Hey there! Sign in to join this conversationNew here? Join for free
    • Thread Starter
    Offline

    1
    ReputationRep:
    Suggest why the addition of anhydrous magnesium chloride to water resultsin an increase in temperature?

    The markscheme says that the answer is" the bonds created between the Mg2+ and cl- ion release energy as bond making is exothermic"

    I dont understand as I thought when ionic compounds dissolve they are pulled apart due to the electrostatic attractions between the polar water molecules and the ions. Why are they bonding together again?

    Thanks
    • Thread Starter
    Offline

    1
    ReputationRep:
    any ideas?
    Offline

    2
    ReputationRep:
    When Magnesium Chloride dissolves in water, the Mg2+ and Cl- ions dissociate in solution, of course energy is required to break the lattice structure. However, an excess of energy is in fact released from the ionic bond making of water molecules surrounding the Mg2+ and Cl- ions, so-called 'clustering' of water molecules. Overall, more energy is released from the process of dissolving/bond making, this means the reaction is exothermic. Hence an increase in temperature.

    This image shows a similar situation when Sodium chloride dissolves, notice the partial negative and partial positive charges of a water molecule.

    Name:  dissolving.jpg
Views: 39
Size:  7.9 KB
    • Thread Starter
    Offline

    1
    ReputationRep:
    (Original post by RDB1826)
    When Magnesium Chloride dissolves in water, the Mg2+ and Cl- ions dissociate in solution, of course energy is required to break the lattice structure. However, an excess of energy is in fact released from the ionic bond making of water molecules surrounding the Mg2+ and Cl- ions, so-called 'clustering' of water molecules. Overall, more energy is released from the process of dissolving/bond making, this means the reaction is exothermic. Hence an increase in temperature.

    This image shows a similar situation when Sodium chloride dissolves, notice the partial negative and partial positive charges of a water molecule.

    Name:  dissolving.jpg
Views: 39
Size:  7.9 KB
    Thank you!
 
 
 
  • See more of what you like on The Student Room

    You can personalise what you see on TSR. Tell us a little about yourself to get started.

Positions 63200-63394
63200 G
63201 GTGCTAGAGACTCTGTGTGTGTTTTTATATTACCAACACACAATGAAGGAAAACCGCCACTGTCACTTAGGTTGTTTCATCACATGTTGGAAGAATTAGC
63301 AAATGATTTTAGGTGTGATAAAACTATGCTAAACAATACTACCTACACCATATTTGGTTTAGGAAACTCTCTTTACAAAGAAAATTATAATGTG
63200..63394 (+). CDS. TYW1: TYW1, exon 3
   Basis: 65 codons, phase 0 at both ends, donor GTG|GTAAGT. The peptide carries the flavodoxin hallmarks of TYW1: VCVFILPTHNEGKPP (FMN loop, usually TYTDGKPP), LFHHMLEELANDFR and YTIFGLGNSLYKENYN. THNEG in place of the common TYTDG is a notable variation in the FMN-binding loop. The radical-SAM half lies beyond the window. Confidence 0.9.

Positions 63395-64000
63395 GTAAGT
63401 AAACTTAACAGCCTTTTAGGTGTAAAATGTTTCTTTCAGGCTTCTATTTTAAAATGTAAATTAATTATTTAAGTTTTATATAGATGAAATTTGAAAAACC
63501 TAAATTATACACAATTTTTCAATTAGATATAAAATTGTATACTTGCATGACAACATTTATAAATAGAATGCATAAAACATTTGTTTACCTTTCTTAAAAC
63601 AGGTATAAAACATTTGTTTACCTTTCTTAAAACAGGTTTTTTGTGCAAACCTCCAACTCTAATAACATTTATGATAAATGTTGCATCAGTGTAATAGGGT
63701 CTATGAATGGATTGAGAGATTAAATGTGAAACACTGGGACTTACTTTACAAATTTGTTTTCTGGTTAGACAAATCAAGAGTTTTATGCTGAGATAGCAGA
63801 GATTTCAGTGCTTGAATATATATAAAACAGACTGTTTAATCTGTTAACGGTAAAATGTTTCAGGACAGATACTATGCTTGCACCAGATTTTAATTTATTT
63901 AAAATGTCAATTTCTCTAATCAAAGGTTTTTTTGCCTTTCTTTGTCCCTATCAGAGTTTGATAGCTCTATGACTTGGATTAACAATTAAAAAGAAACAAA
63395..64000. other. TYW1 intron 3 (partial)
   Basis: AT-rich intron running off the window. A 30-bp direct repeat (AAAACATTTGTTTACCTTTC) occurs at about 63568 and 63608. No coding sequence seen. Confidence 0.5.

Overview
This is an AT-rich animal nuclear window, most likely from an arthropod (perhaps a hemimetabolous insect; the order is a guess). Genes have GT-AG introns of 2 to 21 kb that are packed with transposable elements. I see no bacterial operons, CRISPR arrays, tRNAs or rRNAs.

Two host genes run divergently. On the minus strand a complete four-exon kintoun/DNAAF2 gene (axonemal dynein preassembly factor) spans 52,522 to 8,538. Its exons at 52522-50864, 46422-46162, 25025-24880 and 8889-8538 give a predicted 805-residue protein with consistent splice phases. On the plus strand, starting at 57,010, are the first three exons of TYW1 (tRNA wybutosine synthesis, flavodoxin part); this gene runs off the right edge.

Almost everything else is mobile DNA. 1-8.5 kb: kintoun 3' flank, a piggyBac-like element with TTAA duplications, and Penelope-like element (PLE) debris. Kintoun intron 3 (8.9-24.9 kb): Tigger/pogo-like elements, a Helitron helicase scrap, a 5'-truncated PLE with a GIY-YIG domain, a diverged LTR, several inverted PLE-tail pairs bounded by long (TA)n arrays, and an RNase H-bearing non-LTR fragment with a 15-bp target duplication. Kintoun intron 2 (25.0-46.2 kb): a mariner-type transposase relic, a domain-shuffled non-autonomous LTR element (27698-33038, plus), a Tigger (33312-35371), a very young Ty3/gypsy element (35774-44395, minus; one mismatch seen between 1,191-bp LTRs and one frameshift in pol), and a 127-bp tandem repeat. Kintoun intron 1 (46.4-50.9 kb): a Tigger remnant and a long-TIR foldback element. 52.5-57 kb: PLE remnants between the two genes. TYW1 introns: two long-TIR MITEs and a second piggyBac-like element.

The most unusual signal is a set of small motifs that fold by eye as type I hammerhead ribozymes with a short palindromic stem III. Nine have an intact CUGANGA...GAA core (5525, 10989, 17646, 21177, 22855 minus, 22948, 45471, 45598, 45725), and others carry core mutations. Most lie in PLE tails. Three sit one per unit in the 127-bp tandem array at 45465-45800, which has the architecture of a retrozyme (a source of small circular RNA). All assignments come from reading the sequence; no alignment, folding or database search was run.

• Poll
    Brexit voters: Do you stand by your vote?
    Help with your A-levels

    All the essentials

    The adventure begins mug

    Student life: what to expect

    What it's really like going to uni

    Rosette

    Essay expert

    Learn to write like a pro with our ultimate essay guide.

    Uni match

    Uni match

    Our tool will help you find the perfect course for you

    Study planner

    Create a study plan

    Get your head around what you need to do and when with the study planner tool.

    Study planner

    Resources by subject

    Everything from mind maps to class notes.

    Hands typing

    Degrees without fees

    Discover more about degree-level apprenticeships.

    A student doing homework

    Study tips from A* students

    Students who got top grades in their A-levels share their secrets

    Study help links and info

    Can you help? Study help unanswered threadsRules and posting guidelines

    Sponsored content:

    HEAR

    HEAR

    Find out how a Higher Education Achievement Report can help you prove your achievements.

    Groups associated with this forum:

    View associated groups
  • See more of what you like on The Student Room

    You can personalise what you see on TSR. Tell us a little about yourself to get started.

  • The Student Room, Get Revising and Marked by Teachers are trading names of The Student Room Group Ltd.

    Register Number: 04666380 (England and Wales), VAT No. 806 8067 22 Registered Office: International House, Queens Road, Brighton, BN1 3XE

    Write a reply...
    Reply
    Hide
    Reputation gems: You get these gems as you gain rep from other members for making good contributions and giving helpful advice.